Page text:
500th Anniversary of the Protestant Reformation Concludes

Adrian Martens, Chancellor Ecumenical & Interreligious Affairs Office, Chancellor

Many Catholic bloggers commented on Pope Francis’s participation in commemorating the 500th anniversary of the Protestant Reformation. While some were positive, others were perplexed at the pope’s initiative. In his address to participants in a March 2017 meeting themed, Luther: 500 Years Later, Pope Francis acknowledged his own surprise that an Office of the Holy See had convened Catholics and Lutherans to discuss Luther. After all, Pope Francis explained, “not long ago a meeting like this would have been unthinkable.”

Why would the pope commemorate the Reformation, the consequence of which was greater division among Christians and the separation of Protestants from communion with Rome? This was a question on many minds. The Protestant Reformation involved controversies over such topics as: indulgences; the authority of scripture; and the doctrine of justification to name only a few.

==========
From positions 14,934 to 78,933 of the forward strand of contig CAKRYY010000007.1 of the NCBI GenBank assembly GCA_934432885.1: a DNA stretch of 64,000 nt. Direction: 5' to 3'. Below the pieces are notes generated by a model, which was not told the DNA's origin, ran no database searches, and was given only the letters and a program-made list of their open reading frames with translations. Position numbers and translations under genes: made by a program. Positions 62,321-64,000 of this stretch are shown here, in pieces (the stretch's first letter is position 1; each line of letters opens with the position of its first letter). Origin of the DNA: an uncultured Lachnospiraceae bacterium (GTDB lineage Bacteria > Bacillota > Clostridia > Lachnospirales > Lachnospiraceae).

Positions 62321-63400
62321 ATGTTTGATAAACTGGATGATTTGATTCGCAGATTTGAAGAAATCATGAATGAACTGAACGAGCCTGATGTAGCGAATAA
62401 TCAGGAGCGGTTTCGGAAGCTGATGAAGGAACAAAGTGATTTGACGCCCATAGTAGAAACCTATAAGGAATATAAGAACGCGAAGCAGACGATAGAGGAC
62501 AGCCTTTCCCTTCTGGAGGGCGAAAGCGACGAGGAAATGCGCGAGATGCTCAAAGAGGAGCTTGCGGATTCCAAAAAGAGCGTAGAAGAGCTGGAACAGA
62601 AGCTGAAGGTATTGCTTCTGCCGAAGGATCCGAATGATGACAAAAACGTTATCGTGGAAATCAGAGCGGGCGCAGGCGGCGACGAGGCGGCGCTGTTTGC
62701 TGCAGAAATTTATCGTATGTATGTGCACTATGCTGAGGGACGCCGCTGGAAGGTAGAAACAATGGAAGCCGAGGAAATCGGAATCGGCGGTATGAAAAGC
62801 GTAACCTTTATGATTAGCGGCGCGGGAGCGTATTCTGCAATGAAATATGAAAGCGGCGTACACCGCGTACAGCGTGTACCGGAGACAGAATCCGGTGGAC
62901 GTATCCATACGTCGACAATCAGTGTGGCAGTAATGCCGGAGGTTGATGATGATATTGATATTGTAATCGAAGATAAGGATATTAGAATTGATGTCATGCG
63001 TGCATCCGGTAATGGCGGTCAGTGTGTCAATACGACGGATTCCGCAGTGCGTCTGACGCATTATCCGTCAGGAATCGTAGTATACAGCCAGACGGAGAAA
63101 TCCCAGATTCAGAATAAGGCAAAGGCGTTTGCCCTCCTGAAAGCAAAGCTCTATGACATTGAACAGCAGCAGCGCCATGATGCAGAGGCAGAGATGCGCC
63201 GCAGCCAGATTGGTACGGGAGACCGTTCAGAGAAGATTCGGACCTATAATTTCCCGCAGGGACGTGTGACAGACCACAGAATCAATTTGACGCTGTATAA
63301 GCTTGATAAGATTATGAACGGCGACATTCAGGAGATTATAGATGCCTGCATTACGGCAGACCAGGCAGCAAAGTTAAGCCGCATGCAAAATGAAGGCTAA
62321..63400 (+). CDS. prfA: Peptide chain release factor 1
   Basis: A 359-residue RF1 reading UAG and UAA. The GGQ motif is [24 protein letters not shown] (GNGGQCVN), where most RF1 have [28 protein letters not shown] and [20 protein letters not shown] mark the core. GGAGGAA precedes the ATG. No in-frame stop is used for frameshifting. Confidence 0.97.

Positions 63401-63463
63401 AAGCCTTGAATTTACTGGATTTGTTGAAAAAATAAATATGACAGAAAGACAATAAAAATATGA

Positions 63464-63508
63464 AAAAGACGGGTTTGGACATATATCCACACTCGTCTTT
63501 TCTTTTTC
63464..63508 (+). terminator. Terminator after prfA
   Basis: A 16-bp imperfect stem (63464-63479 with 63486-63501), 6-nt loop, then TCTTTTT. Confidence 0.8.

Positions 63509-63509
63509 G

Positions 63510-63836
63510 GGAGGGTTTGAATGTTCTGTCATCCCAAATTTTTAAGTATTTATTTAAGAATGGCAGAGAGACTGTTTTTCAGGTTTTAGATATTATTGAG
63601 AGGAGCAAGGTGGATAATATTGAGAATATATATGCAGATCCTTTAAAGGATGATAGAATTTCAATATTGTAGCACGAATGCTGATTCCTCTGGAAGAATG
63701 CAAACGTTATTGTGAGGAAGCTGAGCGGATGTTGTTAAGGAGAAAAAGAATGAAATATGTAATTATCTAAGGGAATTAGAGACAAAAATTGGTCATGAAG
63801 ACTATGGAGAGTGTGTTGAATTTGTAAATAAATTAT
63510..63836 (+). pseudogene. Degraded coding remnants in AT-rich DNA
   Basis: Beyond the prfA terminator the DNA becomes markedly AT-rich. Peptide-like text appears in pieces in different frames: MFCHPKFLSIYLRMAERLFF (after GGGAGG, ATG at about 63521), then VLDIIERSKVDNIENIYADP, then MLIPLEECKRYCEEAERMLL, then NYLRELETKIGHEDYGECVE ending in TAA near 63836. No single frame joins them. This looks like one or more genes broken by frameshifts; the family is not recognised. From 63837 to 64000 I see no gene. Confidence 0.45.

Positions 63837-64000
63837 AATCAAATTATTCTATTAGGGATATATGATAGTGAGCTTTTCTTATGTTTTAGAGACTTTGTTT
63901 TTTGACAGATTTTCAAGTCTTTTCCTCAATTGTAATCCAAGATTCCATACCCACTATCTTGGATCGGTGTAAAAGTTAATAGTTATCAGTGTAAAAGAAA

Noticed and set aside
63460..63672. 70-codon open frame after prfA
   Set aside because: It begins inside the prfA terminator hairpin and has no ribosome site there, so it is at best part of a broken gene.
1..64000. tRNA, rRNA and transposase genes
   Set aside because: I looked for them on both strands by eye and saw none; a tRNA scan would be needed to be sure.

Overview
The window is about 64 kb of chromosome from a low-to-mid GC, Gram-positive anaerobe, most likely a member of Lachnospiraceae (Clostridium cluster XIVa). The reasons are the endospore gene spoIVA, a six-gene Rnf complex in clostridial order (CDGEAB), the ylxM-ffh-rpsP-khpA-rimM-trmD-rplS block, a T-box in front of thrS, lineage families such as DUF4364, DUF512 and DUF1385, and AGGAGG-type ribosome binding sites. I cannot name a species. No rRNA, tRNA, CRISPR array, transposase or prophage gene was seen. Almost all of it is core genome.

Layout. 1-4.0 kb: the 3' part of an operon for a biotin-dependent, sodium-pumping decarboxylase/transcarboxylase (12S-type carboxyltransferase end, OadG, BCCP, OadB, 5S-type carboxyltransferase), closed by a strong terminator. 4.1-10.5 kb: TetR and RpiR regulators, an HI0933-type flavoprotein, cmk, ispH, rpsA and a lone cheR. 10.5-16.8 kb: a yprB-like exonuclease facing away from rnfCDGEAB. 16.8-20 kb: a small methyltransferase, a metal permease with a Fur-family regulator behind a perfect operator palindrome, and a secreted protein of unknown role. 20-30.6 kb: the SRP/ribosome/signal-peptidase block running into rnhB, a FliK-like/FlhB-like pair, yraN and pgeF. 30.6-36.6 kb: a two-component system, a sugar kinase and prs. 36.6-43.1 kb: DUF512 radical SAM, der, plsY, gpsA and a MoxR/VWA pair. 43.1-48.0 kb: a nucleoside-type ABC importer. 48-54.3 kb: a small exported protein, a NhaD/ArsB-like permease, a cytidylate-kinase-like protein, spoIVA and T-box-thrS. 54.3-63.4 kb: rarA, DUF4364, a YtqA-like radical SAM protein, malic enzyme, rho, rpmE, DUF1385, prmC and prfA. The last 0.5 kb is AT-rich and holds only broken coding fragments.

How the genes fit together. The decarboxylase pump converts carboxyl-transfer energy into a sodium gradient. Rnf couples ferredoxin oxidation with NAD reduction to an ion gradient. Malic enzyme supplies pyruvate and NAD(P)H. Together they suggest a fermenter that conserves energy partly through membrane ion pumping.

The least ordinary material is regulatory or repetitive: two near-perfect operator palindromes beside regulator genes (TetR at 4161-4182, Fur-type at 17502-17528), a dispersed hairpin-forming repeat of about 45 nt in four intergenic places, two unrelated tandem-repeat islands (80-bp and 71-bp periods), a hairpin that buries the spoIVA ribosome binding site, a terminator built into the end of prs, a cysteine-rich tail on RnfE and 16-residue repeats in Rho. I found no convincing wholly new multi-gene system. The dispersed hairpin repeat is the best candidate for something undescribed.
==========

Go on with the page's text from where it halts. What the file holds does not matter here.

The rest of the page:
Keen to promote reconciliation and peace, Pope Francis, at a prayer service in Sweden, reflected: “We too must look with love and honesty at our past, recognizing error and seeking forgiveness, for God alone is our judge. We ought to recognize with the same honesty and love that our division distanced us from the primordial intuition of God’s people, who naturally yearn to be one, and that it was perpetuated historically by the powerful of this world rather than the faithful people, which always and everywhere needs to be guided surely and lovingly by its Good Shepherd.”

The Vatican has also published an important and ecumenically groundbreaking document entitled, From Conflict to Communion: Lutheran-Catholic Common Commemoration of the Reformation in 2017. This document is available on the Vatican website and is recommended reading for anyone seeking to learn more about Martin Luther, the Reformation, and the key theological debates in the light of the response offered by the Catholic Church.

You can also learn more by studying the Second Vatican Council’s Decree on Ecumenism. Finally, if you would like to engage in this ecumenical dialogue concretely, join us as we gather with Bishop McGrattan and other bishops representing the Anglican and Lutheran denominations, to pray together for better Christian cooperation as we commemorate 500 years since the Reformation in our own diocese on Sunday October 29. Please see Diocesan Dates on page 21 for the details.

Related Offices Ecumenical & Interreligious Affairs Office
Related Themes Ecumenical Christian Unity

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